Improvising Technology: Virtuosity, machines, and interagency
A càrrec de Jeff Kaiser
Data: 22/05/2018 11:00h.
Organitza: Grup d’Etnomusicologia de l’ICA
Lloc: Sala Fontserè de l’Institut d’Estudis Catalans, carrer del Carme 47, Barcelona.
The paper I will present is part of a larger ethnographic examination of contemporary musicians who improvise with new, repurposed and reinvented electronic technologies, including guitarist Nels Cline, turntablist Maria Chavez, trumpeter and composer Wadada Leo Smith and Robert Henke, one of the original authors of the immensely popular software package Ableton Live, among others. In the larger work, I examine changing notions of agency, instruments and virtuosity in electro-acoustic improvised music, and how the interviewees construct what is valuable and desirable in this emergent practice. In addition to documenting how these creative individuals configure technologies for their own purposes, I also highlight how technologies can configure musicians and musical communities by affording specific ways of creating aesthetic and social value. Musical cultures and communities across time and place are frequently differentiated by geography, by the instruments used, by notions of style or repertoire, and by musical function and venues, among other things. In electroacoustic improvised music (EIM), many of these differentiating elements are blurred, as the music is transnational in emergence and practice, instruments are frequently idiosyncratic, and improvisation arguably de-centers repertoire (“arguably” because non-idiomatic and other forms of improvisation can be viewed as a style, or even possibly as a repertoire of musical gestures). Because of this blurring, the EIM community offers a unique window into how musicians conceptualize their practice and relationship with music technology. For more information, please visit his personal website at http://jeffkaiser.com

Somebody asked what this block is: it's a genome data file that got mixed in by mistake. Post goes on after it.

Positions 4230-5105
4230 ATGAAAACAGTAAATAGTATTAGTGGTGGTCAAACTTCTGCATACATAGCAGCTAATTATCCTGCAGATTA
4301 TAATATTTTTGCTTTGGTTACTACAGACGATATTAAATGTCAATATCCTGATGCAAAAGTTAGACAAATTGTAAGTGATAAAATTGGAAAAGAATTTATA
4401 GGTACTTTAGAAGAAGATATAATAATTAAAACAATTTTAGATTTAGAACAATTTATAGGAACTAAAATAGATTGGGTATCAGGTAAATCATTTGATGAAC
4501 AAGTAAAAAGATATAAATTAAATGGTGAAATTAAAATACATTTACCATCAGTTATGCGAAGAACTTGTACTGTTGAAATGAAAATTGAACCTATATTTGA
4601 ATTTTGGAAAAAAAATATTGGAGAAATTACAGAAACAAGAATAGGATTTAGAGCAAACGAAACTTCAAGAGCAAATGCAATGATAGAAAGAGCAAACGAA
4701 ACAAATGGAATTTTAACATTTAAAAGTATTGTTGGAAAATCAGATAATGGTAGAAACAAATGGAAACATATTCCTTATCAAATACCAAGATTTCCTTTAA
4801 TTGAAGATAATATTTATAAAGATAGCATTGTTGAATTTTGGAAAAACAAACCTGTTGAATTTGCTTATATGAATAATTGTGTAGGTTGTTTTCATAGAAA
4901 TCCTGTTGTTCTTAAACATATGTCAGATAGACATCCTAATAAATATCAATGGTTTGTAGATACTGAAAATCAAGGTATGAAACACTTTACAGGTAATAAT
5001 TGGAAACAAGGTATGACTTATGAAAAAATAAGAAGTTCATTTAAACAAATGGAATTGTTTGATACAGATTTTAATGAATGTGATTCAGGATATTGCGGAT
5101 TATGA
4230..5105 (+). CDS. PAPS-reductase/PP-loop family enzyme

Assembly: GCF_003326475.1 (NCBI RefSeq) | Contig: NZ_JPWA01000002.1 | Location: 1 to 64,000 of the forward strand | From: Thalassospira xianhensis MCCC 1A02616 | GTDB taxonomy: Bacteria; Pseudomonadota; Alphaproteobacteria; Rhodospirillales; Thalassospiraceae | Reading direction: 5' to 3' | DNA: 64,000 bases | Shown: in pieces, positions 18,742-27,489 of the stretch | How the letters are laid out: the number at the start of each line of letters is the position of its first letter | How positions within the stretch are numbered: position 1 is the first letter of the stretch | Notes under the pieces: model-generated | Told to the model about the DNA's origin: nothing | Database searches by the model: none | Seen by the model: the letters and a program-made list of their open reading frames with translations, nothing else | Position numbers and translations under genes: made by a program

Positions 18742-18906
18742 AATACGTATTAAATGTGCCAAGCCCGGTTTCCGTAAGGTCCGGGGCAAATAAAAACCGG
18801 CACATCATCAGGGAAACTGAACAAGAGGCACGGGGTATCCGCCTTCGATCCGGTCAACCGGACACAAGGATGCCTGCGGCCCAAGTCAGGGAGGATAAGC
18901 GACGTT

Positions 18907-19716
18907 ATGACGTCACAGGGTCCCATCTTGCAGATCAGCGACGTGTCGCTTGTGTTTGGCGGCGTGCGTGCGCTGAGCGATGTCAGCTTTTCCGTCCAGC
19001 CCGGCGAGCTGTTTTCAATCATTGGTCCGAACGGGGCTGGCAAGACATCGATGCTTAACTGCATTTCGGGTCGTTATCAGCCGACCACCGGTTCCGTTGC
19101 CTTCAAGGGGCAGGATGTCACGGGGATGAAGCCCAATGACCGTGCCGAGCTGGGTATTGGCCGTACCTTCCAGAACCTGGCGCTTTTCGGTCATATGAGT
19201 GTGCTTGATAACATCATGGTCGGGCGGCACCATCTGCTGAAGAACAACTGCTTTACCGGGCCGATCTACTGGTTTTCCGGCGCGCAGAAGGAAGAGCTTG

Jeff Kaiser is a music technologist and scholar. As Assistant Professor of Music Technology at the University of Central Missouri’s Center for Music Technology, Kaiser embraces the idea of being an artist/scholar. As a scholar, he is particularly interested in changing notions of agency, instruments, and virtuosity, and how technologies can also configure musicians and musical communities by affording specific ways of creating sonic and social value. He gains inspiration and ideas from the intersections of experimental composition and improvisation and the timbral and formal affordances provided by combining traditional instruments with emerging technologies. The roots of his musical practice are firmly in the experimental traditions within jazz, improvised and Western art music pract ices. He regularly performs throughout the United States, Europe, Mexico, and has recently performed in China. His work is featured on Clean Feed Records, Leo Records, NineWinds, Cuneiform Records and his own label, pfMENTUM, among others.